Haitians force closure of binational market
The commercial exchange between border communities of Haiti and the Dominican Republic takes place on Mondays and Fridays in the binational market of Dajabón. FILE / LD
Haitians allege authorities mistreat them in the country.
The operation of the binational market in this border city was very precarious yesterday due to the boycott that Haitian organizations raised against alleged abuses committed against its citizens by Dominican authorities.
According to the Haitians, they seize merchandise from the buyers of products. Then, instead of taking them to the Customs headquarters on the borderline, they deposit it in the Cesfront offices, making a recovery difficult as a military body.
Yesterday, during most of the hours of operation of commercial activities between citizens of both countries, the panorama looked significantly reduced since on the Haitian side, they let those who had passports and other specific qualities pass, but not all those seeking to buy and sell as is the usual procedure.
This situation, which generated severe limitations to the functioning of the market, caused concern to Dominicans who, from different parts of the region, travel with their merchandise and could not sell it at the usual levels, as when the exchange functions normally.
Many traders complained about the unnecessary difficulties created, which caused them many losses since they had to incur heavy investments, especially with the expensive fuels to reach Dajabón with their vehicles full of articles.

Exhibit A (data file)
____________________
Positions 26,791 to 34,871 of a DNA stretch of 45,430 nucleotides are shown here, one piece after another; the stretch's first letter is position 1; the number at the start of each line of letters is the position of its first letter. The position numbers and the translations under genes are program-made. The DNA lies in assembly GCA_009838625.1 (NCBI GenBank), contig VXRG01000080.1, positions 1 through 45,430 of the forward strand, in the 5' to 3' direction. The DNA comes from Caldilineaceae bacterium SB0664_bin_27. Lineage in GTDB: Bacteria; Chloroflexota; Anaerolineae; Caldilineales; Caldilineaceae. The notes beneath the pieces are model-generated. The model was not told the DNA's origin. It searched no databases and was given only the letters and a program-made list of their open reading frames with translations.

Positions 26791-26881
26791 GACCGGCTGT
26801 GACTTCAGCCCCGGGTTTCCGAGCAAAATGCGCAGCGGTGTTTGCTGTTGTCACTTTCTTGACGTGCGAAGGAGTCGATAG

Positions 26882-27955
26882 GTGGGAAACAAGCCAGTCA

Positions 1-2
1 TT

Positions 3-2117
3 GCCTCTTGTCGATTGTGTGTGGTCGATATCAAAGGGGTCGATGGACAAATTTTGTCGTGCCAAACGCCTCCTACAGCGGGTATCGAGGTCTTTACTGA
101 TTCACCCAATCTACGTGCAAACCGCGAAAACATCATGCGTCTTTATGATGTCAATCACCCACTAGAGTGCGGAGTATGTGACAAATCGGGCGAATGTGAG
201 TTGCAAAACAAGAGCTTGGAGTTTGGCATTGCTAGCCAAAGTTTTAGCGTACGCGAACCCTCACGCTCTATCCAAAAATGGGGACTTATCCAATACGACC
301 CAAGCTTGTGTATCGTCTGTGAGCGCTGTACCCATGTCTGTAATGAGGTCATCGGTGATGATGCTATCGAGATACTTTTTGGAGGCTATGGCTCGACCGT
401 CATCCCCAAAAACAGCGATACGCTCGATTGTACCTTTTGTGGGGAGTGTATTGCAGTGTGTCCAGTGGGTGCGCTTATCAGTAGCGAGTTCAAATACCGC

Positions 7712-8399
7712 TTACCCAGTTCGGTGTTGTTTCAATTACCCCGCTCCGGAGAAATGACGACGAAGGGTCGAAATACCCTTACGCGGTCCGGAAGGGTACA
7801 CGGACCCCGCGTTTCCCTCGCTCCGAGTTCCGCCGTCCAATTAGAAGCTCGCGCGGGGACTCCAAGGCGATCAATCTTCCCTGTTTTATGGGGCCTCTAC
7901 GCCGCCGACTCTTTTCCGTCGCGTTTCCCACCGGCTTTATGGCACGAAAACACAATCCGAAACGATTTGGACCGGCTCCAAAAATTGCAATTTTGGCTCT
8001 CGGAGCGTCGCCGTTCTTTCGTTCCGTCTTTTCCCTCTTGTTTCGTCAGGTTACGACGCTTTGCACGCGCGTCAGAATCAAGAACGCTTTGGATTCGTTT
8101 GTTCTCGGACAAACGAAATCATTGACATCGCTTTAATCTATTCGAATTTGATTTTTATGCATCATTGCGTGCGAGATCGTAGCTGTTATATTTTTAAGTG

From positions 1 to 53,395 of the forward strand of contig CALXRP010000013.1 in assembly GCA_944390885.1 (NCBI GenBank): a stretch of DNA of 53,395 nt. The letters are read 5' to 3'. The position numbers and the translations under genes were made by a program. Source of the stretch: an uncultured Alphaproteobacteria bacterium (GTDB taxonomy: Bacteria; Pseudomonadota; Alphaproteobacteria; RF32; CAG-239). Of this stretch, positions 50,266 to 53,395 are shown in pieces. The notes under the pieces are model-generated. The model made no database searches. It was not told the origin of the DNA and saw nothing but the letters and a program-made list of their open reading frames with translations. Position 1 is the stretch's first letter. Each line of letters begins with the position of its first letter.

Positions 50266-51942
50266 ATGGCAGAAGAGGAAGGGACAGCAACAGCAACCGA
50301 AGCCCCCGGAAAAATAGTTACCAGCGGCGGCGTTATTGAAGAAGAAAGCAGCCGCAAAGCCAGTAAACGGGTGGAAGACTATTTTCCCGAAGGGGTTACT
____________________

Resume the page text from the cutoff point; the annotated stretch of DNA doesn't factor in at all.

The market works en masse on Mondays and Fridays in this city, although on other days of the week, informal commerce is also generated, to a lesser extent.
Although all kinds of products are marketed in this market, those with the greatest demand from Haitian consumers are those of agricultural origin, the strongest in the Cibaeña region.
They also sell industrial products, but in less quantity as pasta, canned goods, medicines, and others. But food, meats, vegetables, fruits, and vegetables predominate, which are consumed in greater quantity by residents of the neighboring country.
The Haitian market also demands chicken and eggs from agriculture, both buyers for direct consumption and small traders, to supply their businesses in the towns near the border.
While Dominicans demand more finished non-food products, such as alcoholic beverages, not of Haitian manufacture, perfumes, clothing, and footwear of different kinds, such as shoes and tennis shoes that arrive in the neighboring nation, generally donated by more developed countries.
The Haitians who crossed over to buy and sell were few due to alleged mistreatment by Dominican authorities.
On July 27, the binational market for Dajabón was reactivated after protests in Haitian cities over the assassination and burial of President Jovenel Moise.
After the crisis.
On that occasion, thousands of Haitians flocked to Dajabón to stock up on products and exchange business with Dominicans.